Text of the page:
Meet some of PH’s Fil-Indian businessmen
Born and raised in the Philippines, Ramesh Dargani is the exclusive distributor of the high-end eyewear brands Oakley and Sunglass Hut. His father Jiwanlal, an émigré from India, ventured into the optical business before setting up a hosiery mill.
A graduate from De La Salle University, the younger Dargani worked for his uncles in the eyewear industry before he went on his own.
Hiren Mirchandani, 27, is the sales and marketing manager of the family business Ramesh Trading Corp., which specializes in houseware. His grandfather, Hakoomal, migrated to the Philippines in the 1930s as a teenager, to work for his uncle, also an émigré, who started a bicycle store.
Hakoomal then started his own business selling general merchandise in a store called Regent Merchandising, which has evolved into Ramesh Trading Corp. His father Haresh refocused the business to home products.
Also a La Salle graduate, the third-generation Sindhi reinstated modern technology in the family business.
“I’ve computerized the entire office system, created an enterprise resource planning so there’s data flow from the import to sales. It helps speed and efficiency,” he says.
Dargani and Mirchandani are Sindhis, an ethnic group that originally hailed from the province of Sindh, Pakistan. Sindhis are known for their business savvy. Yet, the Philippines are their home. They have Filipino passports and speak Tagalog. Dargani wears a barong for business meetings. Although their parents are Hindus, they studied in Catholic schools.
They still celebrate Indian festivals such as Diwali, the equivalent of New Year and patronize Indian cuisine.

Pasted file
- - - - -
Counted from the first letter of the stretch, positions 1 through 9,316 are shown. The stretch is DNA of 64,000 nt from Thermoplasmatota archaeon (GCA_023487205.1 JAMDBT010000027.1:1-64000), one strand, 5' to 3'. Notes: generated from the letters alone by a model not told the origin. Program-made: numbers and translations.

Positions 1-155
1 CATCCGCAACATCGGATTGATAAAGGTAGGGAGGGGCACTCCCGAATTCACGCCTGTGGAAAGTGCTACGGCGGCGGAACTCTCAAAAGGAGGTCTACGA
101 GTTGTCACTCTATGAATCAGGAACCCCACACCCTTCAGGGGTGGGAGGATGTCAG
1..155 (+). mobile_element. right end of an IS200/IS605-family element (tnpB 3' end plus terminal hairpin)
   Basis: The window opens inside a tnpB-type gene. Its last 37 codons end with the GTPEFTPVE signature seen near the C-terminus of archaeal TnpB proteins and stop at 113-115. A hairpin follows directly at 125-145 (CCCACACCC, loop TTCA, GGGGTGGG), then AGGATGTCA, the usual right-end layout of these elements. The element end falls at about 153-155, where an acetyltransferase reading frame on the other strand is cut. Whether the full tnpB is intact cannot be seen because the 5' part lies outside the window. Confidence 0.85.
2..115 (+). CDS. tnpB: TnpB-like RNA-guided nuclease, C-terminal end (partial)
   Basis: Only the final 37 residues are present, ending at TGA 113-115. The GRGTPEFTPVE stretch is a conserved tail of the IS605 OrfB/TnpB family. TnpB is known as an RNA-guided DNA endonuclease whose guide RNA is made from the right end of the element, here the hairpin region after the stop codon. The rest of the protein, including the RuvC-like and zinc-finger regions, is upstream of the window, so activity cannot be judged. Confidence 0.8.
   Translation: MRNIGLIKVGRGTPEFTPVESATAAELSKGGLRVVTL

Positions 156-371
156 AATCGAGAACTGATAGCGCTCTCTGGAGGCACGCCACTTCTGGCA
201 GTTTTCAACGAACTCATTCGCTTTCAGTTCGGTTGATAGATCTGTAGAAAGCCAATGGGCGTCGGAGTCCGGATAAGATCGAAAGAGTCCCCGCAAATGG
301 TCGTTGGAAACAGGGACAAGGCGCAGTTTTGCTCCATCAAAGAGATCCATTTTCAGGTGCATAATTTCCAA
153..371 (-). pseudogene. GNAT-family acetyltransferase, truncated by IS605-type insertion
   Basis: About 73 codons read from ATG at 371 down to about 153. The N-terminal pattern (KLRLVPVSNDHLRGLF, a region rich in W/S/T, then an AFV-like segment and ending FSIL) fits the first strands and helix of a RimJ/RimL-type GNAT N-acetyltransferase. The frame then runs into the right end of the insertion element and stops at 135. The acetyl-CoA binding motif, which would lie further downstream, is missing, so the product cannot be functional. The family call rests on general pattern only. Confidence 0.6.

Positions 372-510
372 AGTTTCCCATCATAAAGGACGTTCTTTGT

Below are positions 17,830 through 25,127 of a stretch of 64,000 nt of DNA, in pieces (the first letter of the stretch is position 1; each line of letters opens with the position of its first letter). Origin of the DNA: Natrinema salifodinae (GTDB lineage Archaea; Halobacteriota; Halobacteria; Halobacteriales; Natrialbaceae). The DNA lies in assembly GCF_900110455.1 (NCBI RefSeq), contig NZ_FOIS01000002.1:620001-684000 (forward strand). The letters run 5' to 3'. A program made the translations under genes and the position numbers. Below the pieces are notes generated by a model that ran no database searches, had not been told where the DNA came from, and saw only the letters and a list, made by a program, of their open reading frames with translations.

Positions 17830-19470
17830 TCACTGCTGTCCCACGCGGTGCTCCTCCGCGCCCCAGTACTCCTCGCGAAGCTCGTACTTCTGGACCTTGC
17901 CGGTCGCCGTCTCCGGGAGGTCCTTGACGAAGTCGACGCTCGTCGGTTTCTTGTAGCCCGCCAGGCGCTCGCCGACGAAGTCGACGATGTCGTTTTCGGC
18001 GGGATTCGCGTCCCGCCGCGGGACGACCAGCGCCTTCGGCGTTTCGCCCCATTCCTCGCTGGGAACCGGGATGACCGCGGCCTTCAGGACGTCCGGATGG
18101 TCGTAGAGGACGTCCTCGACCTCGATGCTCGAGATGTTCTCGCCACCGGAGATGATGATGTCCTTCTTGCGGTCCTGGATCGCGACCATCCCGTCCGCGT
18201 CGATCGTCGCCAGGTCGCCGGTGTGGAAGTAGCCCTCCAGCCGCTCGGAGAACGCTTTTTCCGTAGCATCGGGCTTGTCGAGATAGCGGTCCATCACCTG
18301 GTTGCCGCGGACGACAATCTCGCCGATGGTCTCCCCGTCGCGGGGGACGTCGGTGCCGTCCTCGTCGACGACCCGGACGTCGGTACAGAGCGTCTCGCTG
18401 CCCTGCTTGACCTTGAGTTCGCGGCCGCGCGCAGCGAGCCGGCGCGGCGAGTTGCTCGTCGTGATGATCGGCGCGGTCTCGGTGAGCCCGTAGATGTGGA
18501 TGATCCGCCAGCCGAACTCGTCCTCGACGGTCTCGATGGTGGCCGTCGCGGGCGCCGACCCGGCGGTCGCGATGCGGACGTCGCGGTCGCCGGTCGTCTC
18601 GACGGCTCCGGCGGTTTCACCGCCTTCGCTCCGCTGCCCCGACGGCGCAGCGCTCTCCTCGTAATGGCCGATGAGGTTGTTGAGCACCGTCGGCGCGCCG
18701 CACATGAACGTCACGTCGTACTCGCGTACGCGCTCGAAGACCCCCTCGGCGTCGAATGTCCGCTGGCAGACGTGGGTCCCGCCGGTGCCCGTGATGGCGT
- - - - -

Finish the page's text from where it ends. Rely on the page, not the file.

Dargani is the president of the Federation of Indian Chamber of Commerce Inc. (FICCI). Mirchandani became the youngest board director, at the age of 25, in the chamber’s 60-year history. His grandfather was also a director for two terms.
“I belong to one of the few families in the Indian community who has had more than one generation that served the board,” says Mirchandani.
The definitive book, “Rising India and Indian communities in East Asia,” by K. Kesavapany, A. Mani, Palanisamy Ramasamy, says among the Asian countries, the Philippines was the only country where there was no settled Indian community in the mid-19th century due to the restrictive colonialism.
The American regime facilitated British trade and, consequently, Indian business. In the late 19th century, Sindhis started to trade in the Philippines.
The country experienced another wave of immigrants during the partition of India and Pakistan. By 1950s, the Sindhis owned the biggest stores in Escolta. To protect the local businesses, the Retail Trade Nationalization Act forced them to shift from wholesale business to manufacturing.
In 1951, a group of Sindhis established the Indian Chamber of Commerce, the precursor of the FICCI whose objective was to foster camaraderie among their community and to strengthen their ties with Filipinos. The FICC is one of the oldest Indian Chambers outside of India.
Through the years, the main concern of the Sindhi community has always been the visas. In India, tourists don’t need to apply for visas unless they plan to stay long in the country. On the other hand, an Indian national has to apply for a Philippine visa, but the processing in Delhi or Mumbai tends to be protracted.
“We gather that the Philippine embassy is looking into it,” says Dargani. He adds that the FICC facilitates business visas for visitors, especially if they come at short notice. The other concerns are no different from businessmen’s concerns: taxation and bureaucracy.